Appraisal Clauses In Policies

Either the insurance company or the insured has a right to demand an appraisal in lots of property insurance contracts.  The Waco Court of Appeals issued an opinion recently that discusses these appraisal clauses.  The case is styled, In Re GuideOne Mutual Insurance Company.

This case is a writ of mandamus complaining of the trial court’s refusal order appraisal to proceed as allowed in the insurance contract.

Appraisal clauses, commonly found in homeowners, automobile, and property policies in Texas, provide a means to resolve disputes about the amount of loss for a covered claim.  These clause are generally enforceable, absent illegality or waiver.

Trial courts have no discretion to ignore a valid appraisal clause and abuses it’s discretion by not enforcing it when requested by one of the parties.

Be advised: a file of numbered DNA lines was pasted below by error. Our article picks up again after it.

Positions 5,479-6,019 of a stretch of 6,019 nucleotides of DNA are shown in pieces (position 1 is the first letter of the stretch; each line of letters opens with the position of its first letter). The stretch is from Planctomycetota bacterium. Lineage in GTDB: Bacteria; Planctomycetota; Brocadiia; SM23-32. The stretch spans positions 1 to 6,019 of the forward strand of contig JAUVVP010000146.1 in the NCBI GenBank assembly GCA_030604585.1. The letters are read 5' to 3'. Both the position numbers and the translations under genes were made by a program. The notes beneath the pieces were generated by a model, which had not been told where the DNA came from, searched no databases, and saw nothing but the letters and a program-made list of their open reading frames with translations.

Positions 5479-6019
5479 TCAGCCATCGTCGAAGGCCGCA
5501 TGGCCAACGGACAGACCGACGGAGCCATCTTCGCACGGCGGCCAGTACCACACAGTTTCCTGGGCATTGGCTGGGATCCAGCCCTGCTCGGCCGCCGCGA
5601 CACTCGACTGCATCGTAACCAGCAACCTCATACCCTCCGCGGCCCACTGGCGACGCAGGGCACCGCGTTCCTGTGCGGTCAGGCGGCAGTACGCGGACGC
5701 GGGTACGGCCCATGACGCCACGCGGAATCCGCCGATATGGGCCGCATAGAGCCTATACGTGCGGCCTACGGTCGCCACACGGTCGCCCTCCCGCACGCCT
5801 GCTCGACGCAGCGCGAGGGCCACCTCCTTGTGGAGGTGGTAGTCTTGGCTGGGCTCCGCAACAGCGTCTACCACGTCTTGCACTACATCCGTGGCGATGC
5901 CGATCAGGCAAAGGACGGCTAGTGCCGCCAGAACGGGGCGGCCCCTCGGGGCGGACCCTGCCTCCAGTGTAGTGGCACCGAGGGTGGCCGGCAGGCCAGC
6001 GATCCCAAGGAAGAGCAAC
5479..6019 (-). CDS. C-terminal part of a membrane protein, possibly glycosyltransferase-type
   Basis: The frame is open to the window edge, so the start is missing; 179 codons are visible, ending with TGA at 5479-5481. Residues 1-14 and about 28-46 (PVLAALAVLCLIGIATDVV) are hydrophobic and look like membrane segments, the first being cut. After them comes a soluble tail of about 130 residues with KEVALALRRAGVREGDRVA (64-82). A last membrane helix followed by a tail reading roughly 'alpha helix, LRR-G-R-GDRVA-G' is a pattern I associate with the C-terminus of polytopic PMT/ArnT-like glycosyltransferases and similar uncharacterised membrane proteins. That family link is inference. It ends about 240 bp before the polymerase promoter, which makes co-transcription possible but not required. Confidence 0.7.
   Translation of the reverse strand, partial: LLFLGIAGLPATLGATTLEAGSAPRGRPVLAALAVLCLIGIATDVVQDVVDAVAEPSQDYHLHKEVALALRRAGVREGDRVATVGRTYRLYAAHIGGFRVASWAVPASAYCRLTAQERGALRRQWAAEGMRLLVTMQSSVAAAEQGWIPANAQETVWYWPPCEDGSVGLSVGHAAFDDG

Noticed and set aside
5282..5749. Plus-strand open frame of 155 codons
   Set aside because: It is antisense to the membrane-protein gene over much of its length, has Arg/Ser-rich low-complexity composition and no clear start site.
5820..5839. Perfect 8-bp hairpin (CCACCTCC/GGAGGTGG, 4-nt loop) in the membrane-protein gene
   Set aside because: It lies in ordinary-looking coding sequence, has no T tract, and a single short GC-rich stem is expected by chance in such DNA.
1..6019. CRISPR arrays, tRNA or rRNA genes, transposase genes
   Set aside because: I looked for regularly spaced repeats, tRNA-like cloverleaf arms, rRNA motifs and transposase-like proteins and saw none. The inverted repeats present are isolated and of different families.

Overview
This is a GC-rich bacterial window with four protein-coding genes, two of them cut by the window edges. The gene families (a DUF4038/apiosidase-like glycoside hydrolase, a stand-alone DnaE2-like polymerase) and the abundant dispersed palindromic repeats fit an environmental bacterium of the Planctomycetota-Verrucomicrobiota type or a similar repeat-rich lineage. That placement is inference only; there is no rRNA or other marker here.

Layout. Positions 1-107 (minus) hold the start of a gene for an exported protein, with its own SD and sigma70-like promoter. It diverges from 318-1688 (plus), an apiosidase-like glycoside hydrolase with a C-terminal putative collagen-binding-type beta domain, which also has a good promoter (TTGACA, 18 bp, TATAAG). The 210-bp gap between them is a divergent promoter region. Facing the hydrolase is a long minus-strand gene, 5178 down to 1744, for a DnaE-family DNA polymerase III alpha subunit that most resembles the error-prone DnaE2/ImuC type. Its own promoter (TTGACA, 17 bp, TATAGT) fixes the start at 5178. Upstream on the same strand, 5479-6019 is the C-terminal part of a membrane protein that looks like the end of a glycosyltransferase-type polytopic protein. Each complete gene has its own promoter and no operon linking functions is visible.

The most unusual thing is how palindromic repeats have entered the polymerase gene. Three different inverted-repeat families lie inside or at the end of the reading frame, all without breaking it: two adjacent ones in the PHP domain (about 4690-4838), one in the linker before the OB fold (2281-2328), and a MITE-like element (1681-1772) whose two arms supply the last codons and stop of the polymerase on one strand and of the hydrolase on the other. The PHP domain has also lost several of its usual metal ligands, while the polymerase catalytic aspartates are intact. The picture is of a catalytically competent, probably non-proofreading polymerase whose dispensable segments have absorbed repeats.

In this case, D.S. Patel sued GuideOne based on Patel’s contention that he sustained damages that were underpaid by GuideOne.

Patel argued the appraisal clause had been waived.  However, the insurance contract contains a non-waiver provision.  Patel argues the on-waiver provision is unilateral.

In making its decision, this Court stated:

We agree with the reasoning of the Amarillo Court.  We cannot ignore the
language of the insurance contract between the parties in this case.  The policy provides that its terms can only be waived by endorsement issued by GuideOne and made a part of the policy.  There is no indication in this record that an endorsement waiving the appraisal clause was issued and made a part of the policy.  Also, Patel does not argue the non-waiver clause is invalid.  Patel essentially argues that we should modify the language in the contract.  We decline the invitation to rewrite the agreement of the parties.  We hold the non-waiver clause is valid.  Further, because the non-waiver clause is valid, and based on the undisputed facts in this case, any issue of waiver of the appraisal clause
argued by Patel in the trial court is immaterial.  Thus, the trial court abused its discretion in refusing to grant GuideOne’s motion to compel appraisal, and GuideOne’s sole issue is sustained.